It was at that point that I wondered whether there was something more helpful for our congregation. In my exploration I came across something called the Narrative Lectionary (NL). On the web site, the NL was introduced this way: “The narrative lectionary is a four-year cycle of readings. On the Sundays from September through May each year the texts follow the sweep of the biblical story, from Creation through the early Christian church.”

Why the Narrative Lectionary?

The NL seemed to be a possible answer to the dilemma I noted in the other lectionaries. So why the Narrative Lectionary? The short answer is simply: Because knowledge of the biblical story is crucial to a maturing Christian faith. But most Christian preaching assumes that worshipers already know the basic biblical story—and thus most Christian preaching does not seek to equip people to know the biblical story. The NL seeks to be one part of an approach that seeks to equip people to know God’s story—to discover God’s story and to find in that story the love of God in Christ for all, especially the reader/hearer.

Premise of Narrative Lectionary

A lectionary is a set of readings from the Bible for each Sunday of the church year. Lectionaries have been used since the time of the early church. Most, if not all, Lutheran congregations have been using either the one year lectionary or a three year lectionary. These lectionaries cover quite a bit of the Bible. However, most, if not all lectionaries used over the past 1600 years assumed a church and Bible knowledge. What happens if most people coming into the church have no such background? The NL is an experiment to help congregations with that very question.

The NL is a four year series of Scripture readings for Christian worship, which moves through the overarching biblical story in a nine-month period. The series starts in September and ends in May. The summer allows a variety of topical preaching, or even sections of the readings not covered during the year. At the same time, the narrative lectionary respects the traditional Christian church year, with its principal festivals and seasons — Advent, Christmas, Lent, Easter, and Pentecost.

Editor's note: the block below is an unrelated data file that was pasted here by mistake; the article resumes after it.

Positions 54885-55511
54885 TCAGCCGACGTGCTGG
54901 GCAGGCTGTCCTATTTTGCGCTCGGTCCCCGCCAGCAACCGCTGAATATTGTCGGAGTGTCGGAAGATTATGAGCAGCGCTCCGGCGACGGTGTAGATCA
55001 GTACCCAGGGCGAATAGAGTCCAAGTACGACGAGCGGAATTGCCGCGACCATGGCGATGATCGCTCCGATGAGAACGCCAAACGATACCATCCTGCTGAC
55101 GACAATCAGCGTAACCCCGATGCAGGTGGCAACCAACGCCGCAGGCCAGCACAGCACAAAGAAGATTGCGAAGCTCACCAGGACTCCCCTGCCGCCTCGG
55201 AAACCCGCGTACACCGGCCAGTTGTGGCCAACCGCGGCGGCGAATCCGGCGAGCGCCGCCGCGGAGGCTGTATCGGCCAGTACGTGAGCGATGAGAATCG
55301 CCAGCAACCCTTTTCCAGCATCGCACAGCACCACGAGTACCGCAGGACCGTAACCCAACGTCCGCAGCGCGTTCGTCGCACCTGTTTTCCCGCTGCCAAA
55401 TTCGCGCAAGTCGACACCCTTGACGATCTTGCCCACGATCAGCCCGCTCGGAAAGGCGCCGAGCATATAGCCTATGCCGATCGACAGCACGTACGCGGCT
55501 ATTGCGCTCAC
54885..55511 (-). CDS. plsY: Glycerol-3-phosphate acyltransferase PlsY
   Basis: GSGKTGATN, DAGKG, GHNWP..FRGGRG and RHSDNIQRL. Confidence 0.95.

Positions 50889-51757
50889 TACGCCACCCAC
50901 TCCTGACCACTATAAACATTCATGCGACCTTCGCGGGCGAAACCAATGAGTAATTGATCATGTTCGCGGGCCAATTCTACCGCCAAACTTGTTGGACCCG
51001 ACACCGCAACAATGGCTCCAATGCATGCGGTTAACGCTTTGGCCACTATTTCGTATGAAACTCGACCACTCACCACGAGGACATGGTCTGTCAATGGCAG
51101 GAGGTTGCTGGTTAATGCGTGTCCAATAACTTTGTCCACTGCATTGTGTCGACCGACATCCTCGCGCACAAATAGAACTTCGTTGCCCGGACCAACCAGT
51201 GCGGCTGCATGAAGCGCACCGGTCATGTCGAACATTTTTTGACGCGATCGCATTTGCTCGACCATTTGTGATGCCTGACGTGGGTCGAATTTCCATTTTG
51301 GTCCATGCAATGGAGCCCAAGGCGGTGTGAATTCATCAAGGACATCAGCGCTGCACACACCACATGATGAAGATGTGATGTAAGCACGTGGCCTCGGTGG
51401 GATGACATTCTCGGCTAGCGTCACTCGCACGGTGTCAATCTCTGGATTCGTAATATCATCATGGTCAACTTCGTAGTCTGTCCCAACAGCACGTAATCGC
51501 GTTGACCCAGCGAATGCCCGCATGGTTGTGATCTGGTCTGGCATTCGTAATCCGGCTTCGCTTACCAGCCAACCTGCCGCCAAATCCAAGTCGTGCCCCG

Fall: NL moves chronologically through the Old Testament story—beginning in Genesis around the start of September and culminating with the promise of the Messiah during December (Advent).

Winter: NL moves in order through one Gospel—tracing the story of Jesus in canonical order from birth, through ministry, passion, and culminating with the story of the resurrection at Easter. There are four years to the cycle, so NL covers all four Gospels. Thus, year 4 focuses on the Gospel According to John. In other lectionaries, John is relegated to a few readings to fill in gaps in Mark.

Spring: NL engages part of the story of the early church, as told in Acts and other New Testament writings.

Summer: This is not provided by the developers of the Narrative Lectionary. So pastors have some options. One summer I preached on additional texts in the Gospel for that year. Another summer I preached on two short New Testament books.

What makes the Narrative Lectionary different?

This lectionary is not simply a series of stories; rather, it is a series of stories that provide an understanding of and appreciation for the broader biblical story. The NL differs from other lectionaries in several ways.

1. The NL seeks to tell the biblical story in historical sequence that is also in basic canonical order, in a nine-month cycle. It moves rapidly through the biblical narrative, in canonical order. The Old Testament segment covers the sweep of history in 16 weeks. Thus, with four years, the theme for the 16 weeks remains the same, but readings vary within that theme. Let’s look at Week 1, with the Creation theme:

Year 1 (Matthew) Gen 6:16-22; 9:8-15
Year 2 (Mark) Gen 2:4b-25